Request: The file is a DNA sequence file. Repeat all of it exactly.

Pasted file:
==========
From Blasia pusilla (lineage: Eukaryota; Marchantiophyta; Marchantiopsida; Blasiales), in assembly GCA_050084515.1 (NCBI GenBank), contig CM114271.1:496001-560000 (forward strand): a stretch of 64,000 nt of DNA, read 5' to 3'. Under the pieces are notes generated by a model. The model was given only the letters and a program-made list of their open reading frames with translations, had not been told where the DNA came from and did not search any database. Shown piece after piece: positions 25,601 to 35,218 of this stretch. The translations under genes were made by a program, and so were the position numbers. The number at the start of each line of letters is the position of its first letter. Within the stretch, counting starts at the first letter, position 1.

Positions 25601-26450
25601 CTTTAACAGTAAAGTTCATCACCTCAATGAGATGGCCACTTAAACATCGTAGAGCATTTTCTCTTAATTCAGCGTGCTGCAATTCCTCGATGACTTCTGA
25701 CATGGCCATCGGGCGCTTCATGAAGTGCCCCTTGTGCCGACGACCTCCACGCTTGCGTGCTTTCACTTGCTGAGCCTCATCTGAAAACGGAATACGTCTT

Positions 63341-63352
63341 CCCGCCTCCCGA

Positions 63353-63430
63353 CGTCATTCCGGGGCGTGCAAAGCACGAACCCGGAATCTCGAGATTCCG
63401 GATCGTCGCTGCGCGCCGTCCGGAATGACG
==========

From Blasia pusilla (lineage: Eukaryota; Marchantiophyta; Marchantiopsida; Blasiales), in assembly GCA_050084515.1 (NCBI GenBank), contig CM114271.1:496001-560000 (forward strand): a stretch of 64,000 nt of DNA, read 5' to 3'. Under the pieces are notes generated by a model. The model was given only the letters and a program-made list of their open reading frames with translations, had not been told where the DNA came from and did not search any database. Shown piece after piece: positions 25,601 to 35,218 of this stretch. The translations under genes were made by a program, and so were the position numbers. The number at the start of each line of letters is the position of its first letter. Within the stretch, counting starts at the first letter, position 1.

Positions 25601-26450
25601 CTTTAACAGTAAAGTTCATCACCTCAATGAGATGGCCACTTAAACATCGTAGAGCATTTTCTCTTAATTCAGCGTGCTGCAATTCCTCGATGACTTCTGA
25701 CATGGCCATCGGGCGCTTCATGAAGTGCCCCTTGTGCCGACGACCTCCACGCTTGCGTGCTTTCACTTGCTGAGCCTCATCTGAAAACGGAATACGTCTT

Positions 63341-63352
63341 CCCGCCTCCCGA

Positions 63353-63430
63353 CGTCATTCCGGGGCGTGCAAAGCACGAACCCGGAATCTCGAGATTCCG
63401 GATCGTCGCTGCGCGCCGTCCGGAATGACG